Thursday, March 17, 2016

Dark Matter and the Dinosaurs by Lisa Randall

Lisa Randall, a Harvard professor of science, attempts to link up the dinosaur killer meteor strike of 65 million years ago with dark matter.  It's an interesting read.   Dark matter is mysterious, but it's existence is generally accepted.  Observation of the rotation of galaxies, shows them rotating so fast that they ought to fly apart.  The equations for speed of rotation of a satellite about it's primary go back to Isaac Newton, and are taught in sophomore physics, which makes them well known and universally accepted.  Essentially, if a satellite rotates too fast, centrifugal force makes it fly off into outer space and stop being a satellite.  If it moves too slowly, the primary's gravity sucks it down and it stops being a satellite and becomes a crater.
   The only reasonable answer to the high rotation speed of the galaxies it to assume they contain more matter than you can account for by counting up the stars in the galaxy and estimating their masses.  In fact the galaxies come up way short on visible (light emitting) matter, like short by a factor of two or more.  So, it's generally accepted that galaxies, including our own Milky Way galaxy, contain a lot of dark matter that does not show up as stars.  Just what form this dark matter takes, is unknown at the moment.  Lotta people are working on it, and we may have an answer any time now.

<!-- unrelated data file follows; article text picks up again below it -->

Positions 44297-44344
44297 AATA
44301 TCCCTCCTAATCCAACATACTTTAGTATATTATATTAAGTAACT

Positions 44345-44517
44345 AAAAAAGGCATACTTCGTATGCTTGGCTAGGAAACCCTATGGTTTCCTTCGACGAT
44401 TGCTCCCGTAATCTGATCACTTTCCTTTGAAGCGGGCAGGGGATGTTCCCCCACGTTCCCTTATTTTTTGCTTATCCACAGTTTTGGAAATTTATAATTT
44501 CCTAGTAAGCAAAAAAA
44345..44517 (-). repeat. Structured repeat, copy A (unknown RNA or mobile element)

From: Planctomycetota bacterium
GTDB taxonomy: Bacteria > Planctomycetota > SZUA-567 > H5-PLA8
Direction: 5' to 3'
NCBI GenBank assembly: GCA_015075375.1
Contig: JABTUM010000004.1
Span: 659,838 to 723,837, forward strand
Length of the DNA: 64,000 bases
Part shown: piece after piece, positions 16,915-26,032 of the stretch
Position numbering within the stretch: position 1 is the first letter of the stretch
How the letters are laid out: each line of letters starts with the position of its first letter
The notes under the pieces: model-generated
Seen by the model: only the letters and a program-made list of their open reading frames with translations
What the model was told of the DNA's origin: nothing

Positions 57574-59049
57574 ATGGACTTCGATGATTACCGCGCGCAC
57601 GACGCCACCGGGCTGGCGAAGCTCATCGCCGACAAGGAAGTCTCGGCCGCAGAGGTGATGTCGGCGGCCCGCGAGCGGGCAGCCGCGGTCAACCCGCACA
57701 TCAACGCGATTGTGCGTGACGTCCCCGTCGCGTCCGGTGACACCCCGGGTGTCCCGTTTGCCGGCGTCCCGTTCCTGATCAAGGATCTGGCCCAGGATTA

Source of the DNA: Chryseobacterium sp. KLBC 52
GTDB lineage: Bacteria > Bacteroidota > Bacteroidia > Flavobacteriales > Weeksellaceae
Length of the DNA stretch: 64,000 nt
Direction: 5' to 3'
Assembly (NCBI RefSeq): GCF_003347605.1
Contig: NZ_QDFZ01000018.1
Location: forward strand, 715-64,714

Now the author turns to the great dinosaur killer meteor.  She wants to show that the Yucatan impact of 65 million years ago is a cyclical event, reoccurring at intervals of 30 million years or so.  She cites studies of meteor craters and plots the number and/or size of known craters vs age.  These plots give a wavery line on graph paper, and just eyeballing the line doesn't show any apparent periodicity.   She goes into a long discussion about just how much periodicity, as opposed to pure random chance, you need to detect it in a graph.  Surprise, she never mentioned the standard mathematical method of determining periodicity in any kind of line, the Fourier transform.  Apparently she, a Harvard professor, has never heard of Fourier transforms.  Well perhaps that's understandable, Fourier transforms are only taught in electrical engineering, no other branch of science has much need for them.  Anyhow, without performing the definitive test for periodicity, the author assumes the giant meteor strikes reoccur every 30 million years and then presses on to explain how the Milky Way has a thin disc of dark matter at it's center, and the solar system passes back and forth thru this dark matter disc as it rotates around the galactic core on a 30 million year cycle.  Somehow, passage thru the dark matter disk upsets objects in the Kuiper Belt, dragging them out of their nice circular orbits and tossing them down toward the sun in narrow elliptical orbits.   Every so often one of them hits the earth, giving us a dino killer event. 
   It's an interesting read.  I also think it's a long stretch.  

No comments: